Inner Southeast Portland is urban, neighborly, and unapologetically liberal. For example: Solar power usage has grown slowly around the Portland metro area for obvious reasons; inner southeast neighbors with good sun exposure are now leading the charge according to a recent article in their neighborhood newspaper The Bee.

The official neighborhood designations here are Kerns, Buckman, Hosford-Abernethy, and Brooklyn. Some blocks within these environs are better know by their smaller neighborhoods, like Ladd’s Addition or Clinton. Inner southeast Portland borders the Willamette River on the west, the Sellwood neighborhood along the south, Burnside Street along the north, and SE 28th Ave along the east. Along the south, the Brooklyn neighborhood becomes Sellwood where McLoughlin Blvd and Highway 99E meet.

This entire section of Portland is a mix of light industrial, residential, and commercial. In the past, the commercial areas of inner Southeast have been dismissed as unworthy of much attention. But the eastside’s status has risen dramatically over the past few years. The Central Eastside Industrial District contains industrial and artisan-type businesses including a custom mattress maker, a glass blower, at least two vintage hardware stores (Restoration Hardware, Hippo Hardware), and numerous studios. On the first Friday of each month, over 30 businesses (including 18 galleries) throw open their doors for food, drink, and hospitality. Their monthly “First Friday” event has been modeled on the Pearl District’s successful First Thursdays. Upscale restaurants like Le Pigeon, veggie-focused joint Farm Café, and funky restaurant/bar/lounge Doug Fir draw foodies and hipsters to Burnside after dark. Coffeehouses and innovative, small eateries are popping up on nearly every corner in inner southeast. But, true to the inner southeast neighborhood spirit, these businesses aren’t re-shaping this area into another Pearl District. They’re just enlivening its already eclectic character.

The Oregon Museum of Science and Industry (OMSI) is located in southeast Portland in a gorgeous location along the Willamette River waterfront. The museum was founded in 1944 and houses 219,000 square feet of “brain-powered fun through hundreds of exhibits and hands-on demonstrations.” The museum is targeted to children; it also includes a state-of-the-art OMNIMAX dome theater that appeals to both kids and adults. The nearby Vera Katz Esplanade is a 1.5 mile paved, walking path that runs from near OMSI past the Hawthorne Bridge and all the way to the Steel Bridge. On a nice day, you’ll find joggers, walkers, dogs, and strollers aplenty.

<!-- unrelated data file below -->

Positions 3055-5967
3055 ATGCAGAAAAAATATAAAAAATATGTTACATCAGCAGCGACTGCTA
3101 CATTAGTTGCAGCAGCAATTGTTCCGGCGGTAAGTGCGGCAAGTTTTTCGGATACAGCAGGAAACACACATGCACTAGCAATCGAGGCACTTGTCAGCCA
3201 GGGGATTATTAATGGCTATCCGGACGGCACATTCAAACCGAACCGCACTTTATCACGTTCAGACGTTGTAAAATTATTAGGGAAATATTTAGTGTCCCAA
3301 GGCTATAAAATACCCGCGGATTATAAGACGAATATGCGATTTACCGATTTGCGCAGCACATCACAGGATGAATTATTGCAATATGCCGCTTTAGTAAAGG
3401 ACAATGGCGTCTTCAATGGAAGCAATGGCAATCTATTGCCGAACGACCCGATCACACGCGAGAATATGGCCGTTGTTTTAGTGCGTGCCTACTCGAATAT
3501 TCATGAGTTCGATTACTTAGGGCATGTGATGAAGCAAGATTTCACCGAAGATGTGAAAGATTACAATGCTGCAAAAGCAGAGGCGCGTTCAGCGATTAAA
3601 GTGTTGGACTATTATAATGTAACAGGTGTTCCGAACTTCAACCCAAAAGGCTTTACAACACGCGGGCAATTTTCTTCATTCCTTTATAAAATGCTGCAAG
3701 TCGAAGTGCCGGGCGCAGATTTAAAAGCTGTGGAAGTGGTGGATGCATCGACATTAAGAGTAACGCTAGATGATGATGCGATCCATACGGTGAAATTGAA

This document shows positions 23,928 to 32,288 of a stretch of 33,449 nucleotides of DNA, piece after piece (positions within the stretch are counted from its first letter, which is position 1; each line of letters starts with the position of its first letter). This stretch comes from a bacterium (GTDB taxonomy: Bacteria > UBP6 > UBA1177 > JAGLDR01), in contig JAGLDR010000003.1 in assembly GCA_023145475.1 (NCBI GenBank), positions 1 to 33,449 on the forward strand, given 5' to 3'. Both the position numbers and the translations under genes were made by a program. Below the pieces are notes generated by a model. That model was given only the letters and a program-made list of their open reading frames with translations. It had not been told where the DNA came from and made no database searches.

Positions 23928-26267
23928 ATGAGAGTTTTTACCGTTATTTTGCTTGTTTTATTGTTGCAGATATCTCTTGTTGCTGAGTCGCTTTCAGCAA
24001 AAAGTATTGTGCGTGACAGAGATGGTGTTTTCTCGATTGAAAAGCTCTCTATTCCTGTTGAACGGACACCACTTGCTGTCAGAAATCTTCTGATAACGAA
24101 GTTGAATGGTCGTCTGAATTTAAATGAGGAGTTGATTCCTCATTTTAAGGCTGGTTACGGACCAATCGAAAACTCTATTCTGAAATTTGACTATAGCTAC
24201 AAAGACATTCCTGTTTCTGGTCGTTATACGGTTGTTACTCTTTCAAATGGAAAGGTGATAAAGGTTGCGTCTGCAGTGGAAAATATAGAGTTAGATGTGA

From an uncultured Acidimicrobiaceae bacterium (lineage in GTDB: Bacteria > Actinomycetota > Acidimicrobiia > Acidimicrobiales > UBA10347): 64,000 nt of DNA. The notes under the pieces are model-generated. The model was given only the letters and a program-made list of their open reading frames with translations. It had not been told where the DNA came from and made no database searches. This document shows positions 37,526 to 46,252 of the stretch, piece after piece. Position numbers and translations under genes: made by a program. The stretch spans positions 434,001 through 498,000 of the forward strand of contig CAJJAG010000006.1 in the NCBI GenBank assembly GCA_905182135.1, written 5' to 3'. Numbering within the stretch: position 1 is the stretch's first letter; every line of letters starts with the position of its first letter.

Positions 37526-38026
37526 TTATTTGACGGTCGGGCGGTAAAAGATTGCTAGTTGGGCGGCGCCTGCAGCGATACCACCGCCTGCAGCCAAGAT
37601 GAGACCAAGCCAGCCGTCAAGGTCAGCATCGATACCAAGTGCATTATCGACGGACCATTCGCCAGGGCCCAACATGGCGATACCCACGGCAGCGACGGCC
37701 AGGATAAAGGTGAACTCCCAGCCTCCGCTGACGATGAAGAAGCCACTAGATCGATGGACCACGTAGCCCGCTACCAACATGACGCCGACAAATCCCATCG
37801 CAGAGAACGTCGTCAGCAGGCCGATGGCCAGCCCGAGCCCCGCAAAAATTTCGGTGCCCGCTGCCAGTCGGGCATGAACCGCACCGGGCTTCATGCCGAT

The Kerns neighborhood borders the Lloyd District on its north side and sits just above the north side of Burnside Street. Main artery, Sandy Blvd, runs through its center. There are a few older houses here, but mostly apartments and duplexes. In 1998, the Kerns Neighborhood Association applied to the Bureau of Housing and Community Development to become a Target Area. The Kerns Target Area Project provides the low-income neighborhood with technical assistance, organizing support and funding to design and complete community improvement projects. About 26% of residents own their own homes here. Elementary, middle, and high schools rank from strong to satisfactory depending on where your home lies; the neighborhood is served by 3 elementary, 3 middle, and 3 high schools located north, south, and east of Kerns.

The Buckman neighborhood has a community feel with plenty of commercial businesses and nightlife appeal. Buckman home styles include classic Portland foursquares, Craftsmans, and various English styles. A number of homes here are over 100 years old. Only 18% of homes here are owner-occupied; the median home price falls into the high $300k range. Home prices have risen about 40% over the last five years as restaurants, coffee shops, and stores have moved in. There’s a moderately high crime rate in Buckman, mostly due to a large number of motor vehicle thefts. Most of the elementary schools, middle schools, and high schools are rated as strong by the Oregon Department of Education. About 500 students from around Portland attend the Buckman Arts Magnet Elementary School, an award-winning school utilizing an arts-integrated approach to learning.

Spreading out from Burnside along 28th St is a pleasant neighborhood within Buckman that includes excellent restaurants and the charming Laurelhurst Theater. Ken’s Artisan Pizza attracts pie lovers from throughout the metro area. Lines are often out the door for Ken’s wood-fired creations. Bamboo Sushi is the first sushi restaurant in the United States to be certified as sustainable. Staccato Gelato dishes up handmade gelato and homemade donuts. Crema Bakery and Café serves French-pressed Stumptown coffee and homemade bakery treats like cakes, cookies, and muffins. This highly walkable stretch is a delight for families, couples, and others looking for a small community within the larger city.

The East Bank Farmer’s Market is held on Thursday evenings from May through September at SE Salmon and SE 20th. This is an extension of the popular Portland Farmer’s Market. The 30-acre Lone Fir Cemetery is located at SE 20th and SE Morrison. Some of Portland’s most famous residents are buried here; the cemetery is listed on the National Register of Historic Places.